4. Parasympathetic secretory fibers to the salivary and lacrimal glands and to the mucous membranes of the oral and nasal cavities.

5. Sensory Testing: Not routinely done.

6. Motor Testing: see Corneal, Palpebral, and Trigeminofacial reflexes described with CN 5. You can also pinch the upper lip with hemostats.

7.Signs of Sensory Dysfunction: Taste issues not routinely seen or evaluated for.

8. Signs of Motor Dysfunction: Inability to close eye, move upper lip, or move ear. Because the upper lip lacks muscle tone, the affected patient cannot keep saliva, water, or food completely in its mouth so there may be excessive drooling on affected side.

9.Signs of Parasympathetic Dysfunction: Dry eye; reduced Schrimer Tear Test

CN 8: Vestibulo-cochlear N

CLINICAL SIGNS OF UNILATERAL VESTIBULAR PROBLEM: these signs are common to both central and peripheral lesions:

Head tilt toward the affected side Asymmetrical ataxia Nystagmus with the fast phase away from the affected side Strabismus on affected side Falling and rolling toward affected side Ventrolateral strabismus (extend the head and look for an eye drop on the affected side) Decreased ability to right itself Systemic signs: nausea, vomiting, and anorexia.


Peripheral vestibular: Inner ear or CN VIII.

Central vestibular: Brain stem i.e. the vestibular nuclei and tracts located in the brain stem or the vestibular parts of the cerebellum).

Important points: 1. The neurological examination is the most important tool for localizing vestibular signs to either the peripheral or central areas. 2. The rule outs are different for the 2 different locations of vestibular signs. 3. The prognosis is different: Central vestibular disease has a more guarded prognosis than does peripheral vestibular disease.

How to Tell Difference Between Central and Peripheral Vestibular Signs

With central vestibular disease there will be involvement of the motor tracts of the brain stem causing ipsilateral hemiparesis, generalized weakness, and/or proprioception deficits. Lesions affecting the vestibulocerebellar pathways can result in hypermetria on the affected side, head bobbing, tremors, and head tilt. Depressed mental status may be present too because of involvement of the reticular activating system in the brain stem. Central signs also often include vertical nystagmus or nystagmus that can only be elicited if the head is put into different positions. A good way to look for positional nystagmus is to put the animal into lateral recumbency and extend the head rapidly and then quickly turn the animal onto its dorsum, looking at the eyes all the time.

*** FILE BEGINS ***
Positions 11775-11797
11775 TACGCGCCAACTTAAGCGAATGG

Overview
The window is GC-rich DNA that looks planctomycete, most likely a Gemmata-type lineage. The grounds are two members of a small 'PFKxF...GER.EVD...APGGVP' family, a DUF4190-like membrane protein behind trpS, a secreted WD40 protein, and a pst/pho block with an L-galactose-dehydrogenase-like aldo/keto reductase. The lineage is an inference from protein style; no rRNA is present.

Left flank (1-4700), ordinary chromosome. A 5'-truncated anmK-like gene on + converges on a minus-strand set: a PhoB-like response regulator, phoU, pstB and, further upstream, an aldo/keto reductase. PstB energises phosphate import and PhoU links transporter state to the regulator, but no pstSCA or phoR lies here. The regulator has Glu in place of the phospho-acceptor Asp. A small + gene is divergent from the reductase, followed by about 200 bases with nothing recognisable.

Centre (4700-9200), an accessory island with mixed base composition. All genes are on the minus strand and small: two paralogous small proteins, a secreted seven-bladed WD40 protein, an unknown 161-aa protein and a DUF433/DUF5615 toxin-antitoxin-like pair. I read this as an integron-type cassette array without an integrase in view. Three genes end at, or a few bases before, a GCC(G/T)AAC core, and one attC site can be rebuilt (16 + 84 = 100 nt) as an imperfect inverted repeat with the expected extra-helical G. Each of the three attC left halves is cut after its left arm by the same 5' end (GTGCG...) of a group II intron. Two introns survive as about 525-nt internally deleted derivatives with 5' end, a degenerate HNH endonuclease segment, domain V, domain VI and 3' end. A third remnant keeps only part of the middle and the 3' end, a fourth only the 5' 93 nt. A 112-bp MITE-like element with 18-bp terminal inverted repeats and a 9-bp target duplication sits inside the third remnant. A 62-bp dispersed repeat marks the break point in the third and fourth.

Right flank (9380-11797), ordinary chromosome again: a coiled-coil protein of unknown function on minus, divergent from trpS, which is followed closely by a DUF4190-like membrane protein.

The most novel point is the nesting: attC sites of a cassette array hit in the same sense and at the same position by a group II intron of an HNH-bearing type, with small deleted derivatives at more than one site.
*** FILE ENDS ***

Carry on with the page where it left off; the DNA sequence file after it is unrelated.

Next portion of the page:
Paradoxical Vestibular Signs

Paradoxical vestibular syndrome is an interesting condition in which the head tilt is not to the affected side but away from the affected side. Paradoxical vestibular signs are always associated with central vestibular lesions, usually located in the cerebello-vestibular area, specifically the cerebellar peduncles, cerebellar medulla, or flocculonodular lobe of cerebellum. One clue that this syndrome is present is finding conscious proprioception deficits on the side opposite the head tilt. The lesion location should be presumed to be on the side with the proprioceptive deficits. Other vestibulo-cerebellar signs are usually present too such as head bobs, intention tremors and hypermetria. The most common causes are mass lesions such as neoplasia or focal granulomatous meningoencephalitis although other causes are possible (trauma, abscess, or extension of otitis interna to the cerebellar area).

Bilateral Vestibular Signs

Occasionally peripheral vestibular disease is bilateral making the signs more difficult to localize since a head tilt and nystagmus are usually absent in such cases. Affected cases have an ataxic gait, wide swinging head motions usually from side to side, and lack of the oculocephalic reflex (eyes do not track with the head movement as examiner turns animal's head from side to side). Bilateral vestibular signs may not improve with time. Causes include idiopathic vestibular syndrome, ototoxins, trauma, and ear infections (especially ear mites).

Causes of Peripheral Vestibular Signs

Otitis interna, hypothyroidism, Idiopathic Vestibular Disease, Neoplasia, Congenital vestibular syndrome, and rickettsial (Rocky Mountain spotted fever or ehrlichiosis) diseases.

Causes of Central Vestibular Signs

Neoplasia, granulomatous meningoencephalitis, hypothyroidism, rickettsial vasculitis, canine distemper, protozoal infections, fungal infections, extension of bacterial otitis interna to brain stem, and toxins, most notably metronidazole. The diagnosis of central vestibular masses and infections often relies upon brain scans, serum titers, and spinal fluid analysis.

CN 9, 10, 11: While these cranial nerves have a variety of functions, normally we only test pharyngeal sensation and motor function with a gag response. Taste is only rarely evaluated. If the animal is bradycardic due to vagal hypertonus, pressing on the globe may increase heart rate.

CN 12: Hypoglossal: Tongue movement is used to evaluate CN XII function. Unilateral lesions may be visualized as "wrinkling" of tongue on affected side.